If you look at this forum, we have been told for the past few years that "a census is coming soon, and then we will know if springbok numbers have increased enough" but we still await the outcome of the censuses as they relate to cheetah introduction.

If I remember correctly, cheetah were promised BEFORE the announcement of lions. By the way, I wrote to this very thread about 2 years before the lions arrived, and asked when Sanparks would consider lions. Official answer: NOT FOR A LONG TIME, even though they existed here in the past. Quite a surprise when the announcement came out just before World Cup that lions would be coming to Karoo after all...
Do us a favour and give REGULAR updates on these topics (I know you are very busy, but try...) so that there will be less speculation from forum members.
Nobody informed us that 2 new male lions from Kgalagadi were to be introduced last year, so a forumite gave us the info. I phoned to check, and yes, it was true. We are very pleased about this!
Do let us know what your cheetah plans are -- I am sure there are plenty of other animals they can prey on in Karoo National Park -- we are just very keen to have them!

God bless,

Friedrich von Hörsten

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 Post subject: Re: Karoo Lions
Unread postPosted: Tue Mar 12, 2013 1:36 pm 
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Kapokbos wrote:
Stoffel wrote:

Before lions were released, I stayed in the park for 13 nights during December 2008/January 2009. I was told by honorary rangers doing duty in the park at that time that the release of cheetahs were kept back because of ill-considered hunting (rather harvesting) of springbok. Springbok were shot in great numbers to bring the population down as the park could not carry the high numbers untill the electric fencing was completed. No balance was kept between males/females during the harvesting process. This led to a total imbalance between rams and ewes. More ewes were hunted. The increase in jackal and caracal numbers had a further negative effect on population growth as the young lambs were preferential prey. This led to SANParks "importing" great numbers of ewes at very high cost. Up till now numbers of springbok has still not increased to acceptable levels to introduce cheetah.

I am "selling" this at the same price I got it from more than one honorary ranger. True?? I have no reason not to believe the HR's.


Stoffel, if I am you, i will rather comment on official Media releases from SANParks regarding the springbok issue, before using my own opinions and "facts" from Honorary Rangers (Voluteers) and state that as facts on this forum.. Your comment on the preferred species of prey for cheetah is also wrong. Cheetah is like any other cat species very opportunistic and will take any prey within a certain sie limit. In Kgalagadi the cheetahs prefered prey species is steenbok, while in Mountain Zebra NP they preferred to prey on mountain reedbuck for a long time before switching over to other species. Your comment that the springbok population in Karoo NP has still not increased to acceptable levels is also your own opinion.Did you count the springbok yourself and made the deduction, because the latest info from Karoo Management is that they are waiting to conduct the annual aerial surveyfirst, to get estimates on herbivore numbers, before making any decision on the introduction of cheetah. Please refrain from "selling" incorrect or half true statements on this forum.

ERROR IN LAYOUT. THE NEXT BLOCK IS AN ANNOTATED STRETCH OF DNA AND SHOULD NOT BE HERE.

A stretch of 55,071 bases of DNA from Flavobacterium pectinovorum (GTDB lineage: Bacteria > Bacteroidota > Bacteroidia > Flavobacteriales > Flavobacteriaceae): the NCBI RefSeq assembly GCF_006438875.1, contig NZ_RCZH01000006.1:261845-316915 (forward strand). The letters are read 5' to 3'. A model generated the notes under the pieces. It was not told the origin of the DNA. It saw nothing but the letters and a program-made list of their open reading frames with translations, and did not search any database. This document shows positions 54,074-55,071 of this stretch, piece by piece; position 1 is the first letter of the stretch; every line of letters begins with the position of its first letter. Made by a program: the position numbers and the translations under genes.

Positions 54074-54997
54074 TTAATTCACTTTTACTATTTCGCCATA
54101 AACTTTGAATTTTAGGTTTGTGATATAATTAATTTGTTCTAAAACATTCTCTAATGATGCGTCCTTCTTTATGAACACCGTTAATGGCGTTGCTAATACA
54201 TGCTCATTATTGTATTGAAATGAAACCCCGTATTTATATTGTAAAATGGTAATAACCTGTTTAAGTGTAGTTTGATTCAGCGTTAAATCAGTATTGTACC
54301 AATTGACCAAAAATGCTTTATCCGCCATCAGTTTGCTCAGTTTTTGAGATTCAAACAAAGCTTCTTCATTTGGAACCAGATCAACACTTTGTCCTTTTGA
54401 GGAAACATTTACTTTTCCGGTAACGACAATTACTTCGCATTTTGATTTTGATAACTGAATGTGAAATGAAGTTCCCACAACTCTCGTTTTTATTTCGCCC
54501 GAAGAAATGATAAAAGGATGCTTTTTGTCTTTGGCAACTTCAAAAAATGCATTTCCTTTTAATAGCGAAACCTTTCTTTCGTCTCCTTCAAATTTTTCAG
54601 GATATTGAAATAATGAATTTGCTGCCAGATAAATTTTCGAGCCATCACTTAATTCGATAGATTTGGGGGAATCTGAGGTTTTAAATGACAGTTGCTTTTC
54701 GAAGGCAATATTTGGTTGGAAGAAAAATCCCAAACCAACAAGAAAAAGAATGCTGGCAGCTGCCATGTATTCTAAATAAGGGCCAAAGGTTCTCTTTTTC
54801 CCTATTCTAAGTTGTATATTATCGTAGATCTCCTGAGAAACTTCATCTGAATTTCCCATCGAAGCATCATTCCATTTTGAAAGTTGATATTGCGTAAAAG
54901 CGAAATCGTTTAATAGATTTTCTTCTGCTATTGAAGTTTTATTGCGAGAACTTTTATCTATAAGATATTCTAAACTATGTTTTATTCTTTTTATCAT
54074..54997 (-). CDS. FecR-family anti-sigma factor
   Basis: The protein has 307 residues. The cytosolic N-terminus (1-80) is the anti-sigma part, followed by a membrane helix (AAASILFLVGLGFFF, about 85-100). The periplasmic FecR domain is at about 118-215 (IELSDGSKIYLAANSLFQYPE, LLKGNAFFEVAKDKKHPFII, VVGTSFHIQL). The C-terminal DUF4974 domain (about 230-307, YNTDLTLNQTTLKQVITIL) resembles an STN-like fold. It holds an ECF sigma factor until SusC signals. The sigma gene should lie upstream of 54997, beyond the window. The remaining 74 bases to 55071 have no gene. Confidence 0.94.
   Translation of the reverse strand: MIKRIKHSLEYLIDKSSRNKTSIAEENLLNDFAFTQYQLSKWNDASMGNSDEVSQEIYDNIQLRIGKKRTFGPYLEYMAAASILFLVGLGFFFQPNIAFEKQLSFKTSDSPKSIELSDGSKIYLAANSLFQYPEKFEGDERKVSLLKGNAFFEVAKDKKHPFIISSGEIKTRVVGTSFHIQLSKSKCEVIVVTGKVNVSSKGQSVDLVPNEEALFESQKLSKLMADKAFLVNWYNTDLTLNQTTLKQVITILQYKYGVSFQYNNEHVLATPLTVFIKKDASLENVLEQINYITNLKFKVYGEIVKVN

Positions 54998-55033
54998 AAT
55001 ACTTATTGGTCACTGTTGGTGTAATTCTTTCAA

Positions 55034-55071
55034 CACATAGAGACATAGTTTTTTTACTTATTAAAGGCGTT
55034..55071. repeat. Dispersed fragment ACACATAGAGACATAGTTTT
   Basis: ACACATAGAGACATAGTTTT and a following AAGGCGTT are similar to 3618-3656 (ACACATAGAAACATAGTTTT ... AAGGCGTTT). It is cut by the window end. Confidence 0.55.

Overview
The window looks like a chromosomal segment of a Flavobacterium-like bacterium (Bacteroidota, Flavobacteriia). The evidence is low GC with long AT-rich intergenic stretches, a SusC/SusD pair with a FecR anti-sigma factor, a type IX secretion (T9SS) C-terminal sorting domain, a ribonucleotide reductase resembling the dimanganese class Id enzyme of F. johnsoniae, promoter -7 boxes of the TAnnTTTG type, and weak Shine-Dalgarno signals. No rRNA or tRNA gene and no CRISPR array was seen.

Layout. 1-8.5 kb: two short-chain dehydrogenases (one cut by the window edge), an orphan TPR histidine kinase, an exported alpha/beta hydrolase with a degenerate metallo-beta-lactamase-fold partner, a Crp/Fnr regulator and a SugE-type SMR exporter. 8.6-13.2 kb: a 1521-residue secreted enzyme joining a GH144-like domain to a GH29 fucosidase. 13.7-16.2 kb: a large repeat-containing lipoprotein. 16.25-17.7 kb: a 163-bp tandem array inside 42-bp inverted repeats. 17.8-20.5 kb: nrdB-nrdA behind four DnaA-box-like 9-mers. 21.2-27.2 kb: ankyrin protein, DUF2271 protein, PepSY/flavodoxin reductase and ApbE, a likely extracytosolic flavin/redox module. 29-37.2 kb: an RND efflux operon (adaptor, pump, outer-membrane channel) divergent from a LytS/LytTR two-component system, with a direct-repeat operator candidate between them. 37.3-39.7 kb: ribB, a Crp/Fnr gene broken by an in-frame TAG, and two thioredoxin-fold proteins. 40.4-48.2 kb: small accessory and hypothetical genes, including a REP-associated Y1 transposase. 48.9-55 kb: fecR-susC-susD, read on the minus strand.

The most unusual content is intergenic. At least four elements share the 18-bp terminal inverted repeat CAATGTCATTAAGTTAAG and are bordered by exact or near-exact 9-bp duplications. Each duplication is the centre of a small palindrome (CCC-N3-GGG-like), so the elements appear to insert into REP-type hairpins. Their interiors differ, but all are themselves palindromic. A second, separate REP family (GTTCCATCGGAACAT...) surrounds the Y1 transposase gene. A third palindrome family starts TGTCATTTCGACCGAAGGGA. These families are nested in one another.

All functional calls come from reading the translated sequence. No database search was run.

Kapokbos

It will be great to hear the true facts about the release of cheetahs and the present springbok situation (if you have them). Did I really state the information as facts. I asked the question: True???

And regarding the springbok population to increase to acceptable levels was again emphasized by a ranger in the park when I stayed there in January this year. It was said in so many words that if the sprinbok population seems to be on a level where management wants it, only then the release of cheetahs will take place.

It is quite true what Friedrich van Horsten says above: The problem is that NO regular update/info is forthcoming from Sanparks, so we have to listen to second best info!

And I can only accentuate what Kite also said above: Probably not as polite a tone as we like on these forums.

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 Post subject: Re: Karoo NP to introduce lions to mark 30th anniversary
Unread postPosted: Tue Mar 12, 2013 1:47 pm 
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Addo Elephant wrote:
There have always been plans to bring in both lions and cheetah. The introduction of lions is happening first because their prey sepcies are already at levels which can support a lion population. We first had to stabilise the springbok population (which will be the cheetah's preferred prey) before introducing cheetah. This will happen within the next two-three years.


See Megan Taplin's comment on Page 6 of this thread. She has been SANParks' spokesperson for the Transfrontier Parks.

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 Post subject: Re: Karoo NP to introduce lions to mark 30th anniversary
Unread postPosted: Tue Mar 12, 2013 2:51 pm